The Expository Files


 Living For Righteousness

1 Peter 2:24

It is not uncommon to hear someone say they live for something. An avid hunter might say he “lives to hunt.” An avid golfer might say the same regarding his favorite interest. Such a statement suggests a passion for some enjoyable activity. Well, have you ever heard a Christian say, “I live for righteousness?”

Regarding the Lord’s death, the apostle Peter writes, “...who Himself bore our sins in His own body on the tree, that we, having died to sins, might live for righteousness…” (1 Pet. 2:24). Do we understand this concept today?

Too many professing Christianity have merely died to sin, but fail to live for righteousness. Hence, their Christian lives are dull and listless. There is no passion for what they have become, what they now do and Who they now serve. Many who call themselves Christians have only come half way in their walk with Christ, but often give it all for some other worldly pursuit.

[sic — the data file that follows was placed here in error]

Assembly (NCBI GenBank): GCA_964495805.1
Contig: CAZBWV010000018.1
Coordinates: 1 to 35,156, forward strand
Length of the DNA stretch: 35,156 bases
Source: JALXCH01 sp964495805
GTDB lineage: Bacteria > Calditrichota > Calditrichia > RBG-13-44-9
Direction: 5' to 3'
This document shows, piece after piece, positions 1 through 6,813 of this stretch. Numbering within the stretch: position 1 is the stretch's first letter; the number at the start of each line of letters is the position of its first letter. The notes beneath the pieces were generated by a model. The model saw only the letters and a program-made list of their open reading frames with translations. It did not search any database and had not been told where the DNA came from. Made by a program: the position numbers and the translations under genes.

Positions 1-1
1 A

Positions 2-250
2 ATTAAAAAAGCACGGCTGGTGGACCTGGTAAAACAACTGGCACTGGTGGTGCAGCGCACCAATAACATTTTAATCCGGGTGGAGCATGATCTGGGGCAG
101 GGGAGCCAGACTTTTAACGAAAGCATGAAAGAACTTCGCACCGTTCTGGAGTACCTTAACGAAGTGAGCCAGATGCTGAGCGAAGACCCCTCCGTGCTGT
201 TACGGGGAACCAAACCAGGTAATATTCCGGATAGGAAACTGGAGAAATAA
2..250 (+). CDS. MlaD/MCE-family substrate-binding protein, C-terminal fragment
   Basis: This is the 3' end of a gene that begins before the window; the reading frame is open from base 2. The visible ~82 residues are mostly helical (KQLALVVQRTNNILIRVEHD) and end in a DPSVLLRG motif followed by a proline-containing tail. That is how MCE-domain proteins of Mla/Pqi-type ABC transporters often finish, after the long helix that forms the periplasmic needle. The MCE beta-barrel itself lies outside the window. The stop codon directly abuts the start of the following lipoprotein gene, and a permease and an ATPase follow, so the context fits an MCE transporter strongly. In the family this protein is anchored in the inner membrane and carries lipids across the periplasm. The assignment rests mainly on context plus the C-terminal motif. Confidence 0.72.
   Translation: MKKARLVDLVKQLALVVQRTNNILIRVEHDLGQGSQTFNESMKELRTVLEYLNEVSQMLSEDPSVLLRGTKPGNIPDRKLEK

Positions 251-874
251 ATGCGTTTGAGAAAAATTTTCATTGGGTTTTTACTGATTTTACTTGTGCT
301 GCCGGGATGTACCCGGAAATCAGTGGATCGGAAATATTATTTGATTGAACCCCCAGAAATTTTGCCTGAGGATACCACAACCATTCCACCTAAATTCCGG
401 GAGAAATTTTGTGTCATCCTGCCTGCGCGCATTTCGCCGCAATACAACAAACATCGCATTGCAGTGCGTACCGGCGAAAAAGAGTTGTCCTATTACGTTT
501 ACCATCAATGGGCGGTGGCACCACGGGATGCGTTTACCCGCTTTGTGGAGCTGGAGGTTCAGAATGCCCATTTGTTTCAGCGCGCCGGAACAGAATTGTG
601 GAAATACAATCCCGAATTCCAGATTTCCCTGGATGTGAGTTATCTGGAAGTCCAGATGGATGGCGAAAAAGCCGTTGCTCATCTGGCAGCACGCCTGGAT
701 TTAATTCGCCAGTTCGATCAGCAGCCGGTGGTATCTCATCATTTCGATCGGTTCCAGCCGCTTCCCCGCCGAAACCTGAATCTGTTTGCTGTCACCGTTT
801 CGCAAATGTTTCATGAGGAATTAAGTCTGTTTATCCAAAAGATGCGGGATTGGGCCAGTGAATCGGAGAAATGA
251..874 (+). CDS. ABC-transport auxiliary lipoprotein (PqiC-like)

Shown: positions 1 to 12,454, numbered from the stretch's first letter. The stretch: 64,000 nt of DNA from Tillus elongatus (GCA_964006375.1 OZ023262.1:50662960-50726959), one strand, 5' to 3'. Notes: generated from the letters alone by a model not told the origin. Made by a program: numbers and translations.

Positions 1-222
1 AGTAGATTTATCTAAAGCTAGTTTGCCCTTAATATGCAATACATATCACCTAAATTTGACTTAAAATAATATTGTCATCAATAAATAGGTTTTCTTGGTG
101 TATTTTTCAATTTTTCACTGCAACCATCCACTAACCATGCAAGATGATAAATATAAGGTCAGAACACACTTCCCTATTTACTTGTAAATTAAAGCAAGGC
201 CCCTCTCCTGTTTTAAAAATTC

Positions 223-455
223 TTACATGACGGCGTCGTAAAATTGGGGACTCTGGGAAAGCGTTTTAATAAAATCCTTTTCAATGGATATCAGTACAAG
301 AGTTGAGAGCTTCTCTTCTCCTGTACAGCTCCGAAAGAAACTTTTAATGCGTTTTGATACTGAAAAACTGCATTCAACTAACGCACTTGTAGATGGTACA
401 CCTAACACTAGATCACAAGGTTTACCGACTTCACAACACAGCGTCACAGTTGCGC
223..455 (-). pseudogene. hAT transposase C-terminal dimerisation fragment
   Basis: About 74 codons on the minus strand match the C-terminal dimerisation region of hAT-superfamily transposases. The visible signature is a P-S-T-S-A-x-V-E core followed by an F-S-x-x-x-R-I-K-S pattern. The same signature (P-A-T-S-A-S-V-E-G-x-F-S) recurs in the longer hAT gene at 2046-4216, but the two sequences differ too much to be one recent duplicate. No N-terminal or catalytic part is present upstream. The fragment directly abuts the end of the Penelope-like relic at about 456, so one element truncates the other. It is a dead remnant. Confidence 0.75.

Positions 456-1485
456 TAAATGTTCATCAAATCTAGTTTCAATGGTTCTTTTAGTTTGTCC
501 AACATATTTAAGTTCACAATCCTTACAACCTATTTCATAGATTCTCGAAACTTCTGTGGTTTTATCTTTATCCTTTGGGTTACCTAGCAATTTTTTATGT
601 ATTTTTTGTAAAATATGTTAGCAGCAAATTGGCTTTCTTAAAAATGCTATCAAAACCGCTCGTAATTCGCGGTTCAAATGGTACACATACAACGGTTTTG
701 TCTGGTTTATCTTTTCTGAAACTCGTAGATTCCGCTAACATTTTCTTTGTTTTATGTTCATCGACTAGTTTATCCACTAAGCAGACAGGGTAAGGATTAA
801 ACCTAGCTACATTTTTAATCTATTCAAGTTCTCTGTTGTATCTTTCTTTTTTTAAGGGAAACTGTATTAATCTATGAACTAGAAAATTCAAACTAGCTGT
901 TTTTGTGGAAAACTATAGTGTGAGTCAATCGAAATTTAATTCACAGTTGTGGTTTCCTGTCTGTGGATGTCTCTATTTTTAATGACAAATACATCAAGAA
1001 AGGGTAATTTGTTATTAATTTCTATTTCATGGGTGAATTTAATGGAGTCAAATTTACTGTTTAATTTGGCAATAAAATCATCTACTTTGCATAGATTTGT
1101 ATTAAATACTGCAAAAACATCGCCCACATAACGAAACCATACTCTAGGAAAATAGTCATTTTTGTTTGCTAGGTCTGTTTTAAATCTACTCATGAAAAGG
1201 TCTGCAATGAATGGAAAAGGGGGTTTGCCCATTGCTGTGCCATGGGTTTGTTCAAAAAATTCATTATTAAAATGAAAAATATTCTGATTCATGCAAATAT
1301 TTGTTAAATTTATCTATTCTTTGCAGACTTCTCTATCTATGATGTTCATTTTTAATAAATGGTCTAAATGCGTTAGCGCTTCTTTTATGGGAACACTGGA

Someone who “lives for” something does not go half way, they go all the way. Have you ever spent time with a rabid hunter? They are nuts for the sport. They buy the best gear and go to extremes to scout, prepare, and partake of the hunt. Likewise, an avid golfer will eat, sleep and drink golf. The same applies for any person who is passionately committed to some activity. If people can get so fired-up about comparatively trivial matters, why are not those who profess Christianity “fired-up” about what they do? Why doesn’t every Christian “live for righteousness?”

Living for righteousness entails passion about serving God. It encompasses the whole of a Christian’s life. They work to support their Christian activities (cf. Eph. 4:28). They live to worship God with fellow saints (cf. Heb. 10:24-25; Psa. 122:1). They love to study from God’s word (cf. 2 Tim. 2:15). They eat, drink and sleep Christianity (cf. Matt. 5:36). They would gladly lay down their life for Christ (cf. Luke 14:26)! They are passionate about what they believe!

Are you “living for righteousness”?

By Jonathan Perz
From Expository Files 17.11; November 2010